vijay chekuri ux designer

While You're Away from Waitrose.

It'a trial from Waitrose to test a concept of "in-home delivery" service which will allow drivers to enter a customer's home while they are out, and put their groceries away.

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vijay chekuri ux designer

My Role

Service design, Process design, Apps Design, Email Design, User Testing, Research(Analytics based), Product & UX/UI design

Team Size

Approx 20

Product Designer (me) & other team members

Tools Used

Axure, Sketch, inVision, Google Analytics, SessionCam, ProtoPie, Survey monkey etc

1. Overview

To take part in this trial, customers must have a new smart lock fitted to their front door by Waitrose. Drivers open the door by entering a temporary 24-hour code that customers must send to Waitrose via the shopping app the night before delivery. Once inside the property, the driver puts chilled or frozen goods in the fridge or freezer and leaves everything else on a kitchen counter. They wear a body camera and customers can request to see the video of the delivery the next working day. The drivers also wear “special foot covers” to avoid traipsing in dirt from outside. To be involved, customers must make a minimum of six orders, each of at least £25, a measure to be reviewed after the trial.This service has great potential to revolutionise the way people do their shopping in the UK and the goal of extending this trial is to find just how much of an appetite there is for the service.

2. My role

  • Being responsible for end-to-end digital design, I helped define the main messages, creating compelling experiences across the mobile and web and app. I also played a vital role in influencing the user experience and evolving the brand, voice, user testing & research.
  • Redesigned the On-boarding website & 2 mobile apps (iOS, Android & for special driver handsets).

3.Challenges

  • Delivery when customer is not present
  • Smart lock installation & usage (security)
  • In-home delivery & Shopping frequency
  • Filtering customers (eligible & non-eligible) & Real user testing
  • Shop on waitrose.com site and adding WYA line during checkout.
  • Customer App & Driver App design

Understanding the risks

Together with store customer interviews data and feedback surveys, we carried out an empathy-mapping workshop for the end-to-end experience. Below each step of the journey we mapped pains, gains and communications.

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Product potential risks & priorities

I did redesign some complex user journeys (checkout, Navigation, Postcode eligibility) to decrease the bounce rate. Looking at the data and talking to customers, made it clear that a lot of people were having a hard time to check out and finding the right product. Having gone through a series of interviews with the stakeholders and product owners, I have gathered enough information to move forward.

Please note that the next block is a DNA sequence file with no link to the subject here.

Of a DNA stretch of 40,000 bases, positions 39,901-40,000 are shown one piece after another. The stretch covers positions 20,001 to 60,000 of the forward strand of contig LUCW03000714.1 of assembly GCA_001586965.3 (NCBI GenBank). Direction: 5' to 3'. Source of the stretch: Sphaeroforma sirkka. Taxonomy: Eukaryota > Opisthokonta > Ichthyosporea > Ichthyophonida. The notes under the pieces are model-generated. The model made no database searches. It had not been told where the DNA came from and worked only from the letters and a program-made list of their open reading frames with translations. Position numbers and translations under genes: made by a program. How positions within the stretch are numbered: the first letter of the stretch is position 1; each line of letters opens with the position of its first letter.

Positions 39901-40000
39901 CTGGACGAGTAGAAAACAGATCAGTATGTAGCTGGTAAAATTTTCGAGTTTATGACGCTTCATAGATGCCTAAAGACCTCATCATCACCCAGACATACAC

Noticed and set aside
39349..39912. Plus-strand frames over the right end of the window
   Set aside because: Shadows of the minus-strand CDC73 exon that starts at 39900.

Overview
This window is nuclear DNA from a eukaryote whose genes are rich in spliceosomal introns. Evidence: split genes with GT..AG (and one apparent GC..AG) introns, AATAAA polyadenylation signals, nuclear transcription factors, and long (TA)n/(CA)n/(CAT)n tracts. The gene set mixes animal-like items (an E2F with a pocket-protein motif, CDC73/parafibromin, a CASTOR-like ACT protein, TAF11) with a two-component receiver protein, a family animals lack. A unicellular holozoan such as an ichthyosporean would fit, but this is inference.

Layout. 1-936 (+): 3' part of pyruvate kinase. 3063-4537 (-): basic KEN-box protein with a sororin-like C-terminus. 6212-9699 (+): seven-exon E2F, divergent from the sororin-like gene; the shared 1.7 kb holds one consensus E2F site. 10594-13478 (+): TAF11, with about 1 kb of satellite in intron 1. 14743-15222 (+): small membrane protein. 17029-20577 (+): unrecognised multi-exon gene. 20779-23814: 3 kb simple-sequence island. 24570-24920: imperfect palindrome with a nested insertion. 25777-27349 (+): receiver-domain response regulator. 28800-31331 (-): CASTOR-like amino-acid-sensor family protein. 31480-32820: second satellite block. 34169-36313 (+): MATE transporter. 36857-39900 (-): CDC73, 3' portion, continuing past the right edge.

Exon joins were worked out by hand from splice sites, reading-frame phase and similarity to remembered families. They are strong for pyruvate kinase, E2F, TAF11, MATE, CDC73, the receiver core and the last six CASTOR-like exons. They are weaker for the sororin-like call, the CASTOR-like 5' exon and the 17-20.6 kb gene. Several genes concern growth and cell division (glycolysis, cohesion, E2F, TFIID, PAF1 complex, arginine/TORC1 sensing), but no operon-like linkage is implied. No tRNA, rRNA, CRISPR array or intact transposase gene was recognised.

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Customer research (in Waitrose store)

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Thinking as a user and questions gathered from Customer interviews

User Research

To understand better user-needs I organised a card-sorting research activity with waitrose customers. A questionnaire also gave users an opportunity describe scenarios we may not have accounted for.

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Interview & research session & brain storming sessions

User Testing

After i have gathered enough data, followed the below process

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UX Process

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Early sketches (Delivery process)

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User testing

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Sketch file sample

Product Flow

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On-boarding journey

This is a trial product to measure the concept of in-home delivery so it's not suitable for everyone yet. we filtered the users based on their Location, Present lock type, Pets, etc.

Instead of a standard form, i have designed an interactive form with only 4 steps (shown below)

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Iteration & Final user testing

we did a user-testing workshop with five customers to see how they experienced it for themselves. Mainly centring around understandability — we did a five-second test, free exploration and then a quizzing session on what they had taken in. We learnt that almost all participants only read headers and the first sentence after the header, and any information after seemed to be skipped, so it was essential to be as concise and clear as possible. We also found that many customers had some visceral reactions when thinking about some key elements of the service, related to security, trust and the fridge.

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In the news

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While You’re Away was run as a trial service, which now brought to a close owing to the current situation around COVID-19.

The Result

The While You’re Away from Waitrose experiment has been successful in terms of learning about in-home delivery and customers behaviour. Post experiment, we experienced a 31% increase in customers shopping online instead of in-store and a larger average order basket size as well as average order value. The business is taking these learnings with the view to explore all possibilities relating to creating valuable in-home services.